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Deshaun Watson and the Houston Texans enter 2020 with heavy expectations on their mind.

Those lofty goals are certainly understandable. Houston committed to Watson, their young star quarterback, in the form of a massive contract extension this offseason.

With Watson coming off another stellar season, it’s interesting to go back and look at his pre-draft scouting reports. It doesn’t take long reading them to realize just how lucky the Houston Texans were to draft Watson when they did in 2017.

Deshaun Watson is one of the NFL’s top young quarterbacks

A star college quarterback who led Clemson to a national championship in 2015, Deshaun Watson has been terrific since he entered the league in 2017.

Houston drafted Watson, a two-time Heisman Trophy finalist, with the 12th overall pick that year. If not for Patrick Mahomes, who went two picks earlier to Kansas City, there would be a serious conversation about Watson being the best player from his draft class.

Watson went 24-13 in his first three seasons as a starter, missing the final half of his rookie season after tearing his ACL. Although Watson has taken a beating in the backfield — opposing defenders sacked him 125 times through his first three seasons — the former Clemson standout has nonetheless excelled in the passing game.

Watson completed 66.8% of his passes for 9,716 yards, 71 touchdowns, and 29 interceptions. Watson also totaled 1,233 rushing yards and 14 touchdowns on 5.7 yards per carry. He even caught a 6-yard touchdown last season.

Watson has completed 63.5% of his passes for 870 yards, four touchdowns, and one interception in three playoff games.

Times are good for Watson and the Texans. Watson just signed a four-year, $156 million extension worth a maximum of $160 million through incentives.

With his rookie contract out of the way, Watson will average $39 million per season over the next four years.

Watson entered the NFL in 2017 with some concerns

Although Deshaun Watson has become a star, his entry to the NFL wasn’t a smooth one.

Like every prospect, scouts and draft analysts had serious concerns about Watson in some areas. Although those concerns were justified based on the college tape, they look like they were for nothing in hindsight.

The biggest critique about Watson in the pre-draft process was his accuracy and control. Charlie Campbell — who is one of the most trusted and accurate draft voices — wrote as much in his assessment of Watson for Walter Football.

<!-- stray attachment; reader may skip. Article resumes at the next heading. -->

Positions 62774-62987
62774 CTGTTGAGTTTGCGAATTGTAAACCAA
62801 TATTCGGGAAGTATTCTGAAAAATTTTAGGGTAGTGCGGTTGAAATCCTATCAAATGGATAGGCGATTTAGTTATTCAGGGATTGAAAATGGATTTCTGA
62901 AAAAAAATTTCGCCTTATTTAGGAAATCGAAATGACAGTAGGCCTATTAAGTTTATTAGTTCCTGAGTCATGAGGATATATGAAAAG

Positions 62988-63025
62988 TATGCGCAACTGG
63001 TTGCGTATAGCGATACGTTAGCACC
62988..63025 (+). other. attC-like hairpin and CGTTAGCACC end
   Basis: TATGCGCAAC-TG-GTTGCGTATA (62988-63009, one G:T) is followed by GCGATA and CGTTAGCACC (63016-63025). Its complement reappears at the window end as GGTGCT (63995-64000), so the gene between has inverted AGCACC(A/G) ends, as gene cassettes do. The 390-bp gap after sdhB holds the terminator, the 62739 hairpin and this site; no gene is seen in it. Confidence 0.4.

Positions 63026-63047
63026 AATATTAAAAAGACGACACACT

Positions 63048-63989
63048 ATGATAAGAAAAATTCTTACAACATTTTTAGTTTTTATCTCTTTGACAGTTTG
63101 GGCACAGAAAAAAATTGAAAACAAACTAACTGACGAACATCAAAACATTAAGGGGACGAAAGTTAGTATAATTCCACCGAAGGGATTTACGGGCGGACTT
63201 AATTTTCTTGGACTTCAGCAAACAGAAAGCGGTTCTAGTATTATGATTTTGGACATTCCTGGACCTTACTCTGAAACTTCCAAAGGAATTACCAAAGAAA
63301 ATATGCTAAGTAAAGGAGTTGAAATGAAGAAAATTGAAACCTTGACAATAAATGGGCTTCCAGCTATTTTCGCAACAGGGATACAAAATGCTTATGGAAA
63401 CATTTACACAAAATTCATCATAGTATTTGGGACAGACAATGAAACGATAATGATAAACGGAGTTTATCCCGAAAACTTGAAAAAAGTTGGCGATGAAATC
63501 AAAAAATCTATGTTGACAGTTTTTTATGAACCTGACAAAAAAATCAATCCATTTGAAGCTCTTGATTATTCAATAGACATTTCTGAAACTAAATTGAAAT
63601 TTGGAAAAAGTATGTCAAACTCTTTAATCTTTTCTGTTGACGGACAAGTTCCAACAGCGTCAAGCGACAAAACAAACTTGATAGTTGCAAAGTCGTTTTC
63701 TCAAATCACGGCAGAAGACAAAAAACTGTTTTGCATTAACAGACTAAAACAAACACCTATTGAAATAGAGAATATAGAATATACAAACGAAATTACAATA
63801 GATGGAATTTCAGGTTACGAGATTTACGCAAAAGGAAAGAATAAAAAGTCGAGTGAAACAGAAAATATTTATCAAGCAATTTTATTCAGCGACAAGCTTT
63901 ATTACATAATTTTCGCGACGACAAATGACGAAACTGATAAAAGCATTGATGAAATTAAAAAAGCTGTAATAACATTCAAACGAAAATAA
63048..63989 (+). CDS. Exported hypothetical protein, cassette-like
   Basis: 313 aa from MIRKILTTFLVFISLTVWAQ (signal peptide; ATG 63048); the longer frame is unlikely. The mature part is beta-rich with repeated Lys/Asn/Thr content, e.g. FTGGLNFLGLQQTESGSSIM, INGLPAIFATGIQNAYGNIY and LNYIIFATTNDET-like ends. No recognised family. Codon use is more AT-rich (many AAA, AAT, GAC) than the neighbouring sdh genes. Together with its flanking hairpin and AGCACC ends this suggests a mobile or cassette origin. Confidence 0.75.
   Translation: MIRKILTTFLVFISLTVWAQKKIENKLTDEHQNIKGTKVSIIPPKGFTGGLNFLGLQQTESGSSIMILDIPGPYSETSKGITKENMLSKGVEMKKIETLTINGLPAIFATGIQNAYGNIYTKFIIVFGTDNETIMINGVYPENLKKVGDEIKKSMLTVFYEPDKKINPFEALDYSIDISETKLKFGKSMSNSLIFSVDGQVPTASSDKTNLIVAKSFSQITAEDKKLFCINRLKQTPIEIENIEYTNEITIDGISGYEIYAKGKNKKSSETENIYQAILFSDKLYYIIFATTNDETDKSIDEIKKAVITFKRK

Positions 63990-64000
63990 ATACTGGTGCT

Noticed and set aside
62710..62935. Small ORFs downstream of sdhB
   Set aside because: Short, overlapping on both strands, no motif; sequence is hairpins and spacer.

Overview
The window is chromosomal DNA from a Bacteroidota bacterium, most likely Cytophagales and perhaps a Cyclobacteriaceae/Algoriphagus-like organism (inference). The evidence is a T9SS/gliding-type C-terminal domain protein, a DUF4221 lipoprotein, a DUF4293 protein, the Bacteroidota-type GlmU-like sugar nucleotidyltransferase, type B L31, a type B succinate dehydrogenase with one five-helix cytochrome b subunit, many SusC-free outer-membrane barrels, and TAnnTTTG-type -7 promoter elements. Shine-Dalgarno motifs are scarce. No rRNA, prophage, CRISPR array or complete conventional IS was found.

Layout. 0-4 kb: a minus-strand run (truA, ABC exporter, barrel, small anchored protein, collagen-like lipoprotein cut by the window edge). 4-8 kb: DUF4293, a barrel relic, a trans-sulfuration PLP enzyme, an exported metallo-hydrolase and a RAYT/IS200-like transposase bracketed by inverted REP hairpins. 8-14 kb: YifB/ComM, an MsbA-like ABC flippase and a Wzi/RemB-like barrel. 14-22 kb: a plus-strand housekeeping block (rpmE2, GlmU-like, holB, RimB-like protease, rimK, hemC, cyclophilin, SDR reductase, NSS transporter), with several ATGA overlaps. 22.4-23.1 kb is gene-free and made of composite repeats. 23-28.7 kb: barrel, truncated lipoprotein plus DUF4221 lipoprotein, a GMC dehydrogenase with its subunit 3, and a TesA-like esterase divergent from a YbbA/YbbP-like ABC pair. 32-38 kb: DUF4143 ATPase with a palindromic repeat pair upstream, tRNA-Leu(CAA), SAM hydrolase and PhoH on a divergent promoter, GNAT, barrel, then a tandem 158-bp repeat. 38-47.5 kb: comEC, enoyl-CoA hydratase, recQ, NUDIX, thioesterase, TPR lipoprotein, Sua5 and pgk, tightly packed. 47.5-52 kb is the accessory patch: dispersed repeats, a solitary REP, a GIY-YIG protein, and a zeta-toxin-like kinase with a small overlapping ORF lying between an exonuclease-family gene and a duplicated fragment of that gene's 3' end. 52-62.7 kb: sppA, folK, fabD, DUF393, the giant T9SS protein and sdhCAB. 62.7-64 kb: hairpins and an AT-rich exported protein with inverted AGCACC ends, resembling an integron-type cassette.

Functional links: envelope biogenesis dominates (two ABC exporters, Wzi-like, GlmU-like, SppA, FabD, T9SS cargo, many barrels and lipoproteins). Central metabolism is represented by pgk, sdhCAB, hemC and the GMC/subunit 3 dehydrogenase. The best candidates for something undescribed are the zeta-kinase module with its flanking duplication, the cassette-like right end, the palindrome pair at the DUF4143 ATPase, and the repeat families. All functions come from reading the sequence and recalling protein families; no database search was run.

“Watson was off with his accuracy for much of 2016, displaying poor ball placement, especially when going downfield. He missed a lot of potential touchdowns as a result. Watson has a lot of room for improvement with his field vision, ball placement, and accuracy.”

Although Watson completed 67% of his passes his senior year at Clemson, he also threw a career-high 17 interceptions.

ESPN’s Mel Kiper initially graded Watson as a third-round pick. Kiper explained in January 2017 his concerns had to do with Watson’s on-field decision making.

“He has shown that he can make every throw that an NFL quarterback needs to make, but his lapses in decision-making hurt Clemson in the middle of the season,” Kiper wrote. “He didn’t play like a first-round pick.”

Deshaun Watson has blown those concerns out of the water


Deshaun Watson Ended the Houston Texans’ Streak of Mediocre and Horrible Starting Quarterbacks

It’s hard not to look at concerns about Deshaun Watson’s accuracy and decision making, then look at the same player who throws touchdowns for the Texans.

That’s not to say Watson has had a flawless three seasons. Watson threw a career-high 12 interceptions last year, or on 2.4% of his passes. Of the 32 qualifying quarterbacks, only 11 quarterbacks had a worse interception ratio.

Pro-Football-Reference began including several advanced metrics on player’s pages beginning in 2018.

Of Watson’s 505 pass attempts in 2018, 84 — or 17.3% — were ruled bad passes. The metric follows the “[p]ercentage of poor throws per pass attempt, excluding spikes and throwaways.”

Watson’s “bad pass” percentage dropped to 16.7% last year. Of Watson’s 495 pass attempts, 367 of them — or nearly 77% — were considered on-target.

All in all, Watson has easily justified being a first-round pick and the man to lead the Houston Texans to the promised land. But, they can only do that by getting past Mahomes and the Chiefs.

All stats courtesy of Pro-Football-Reference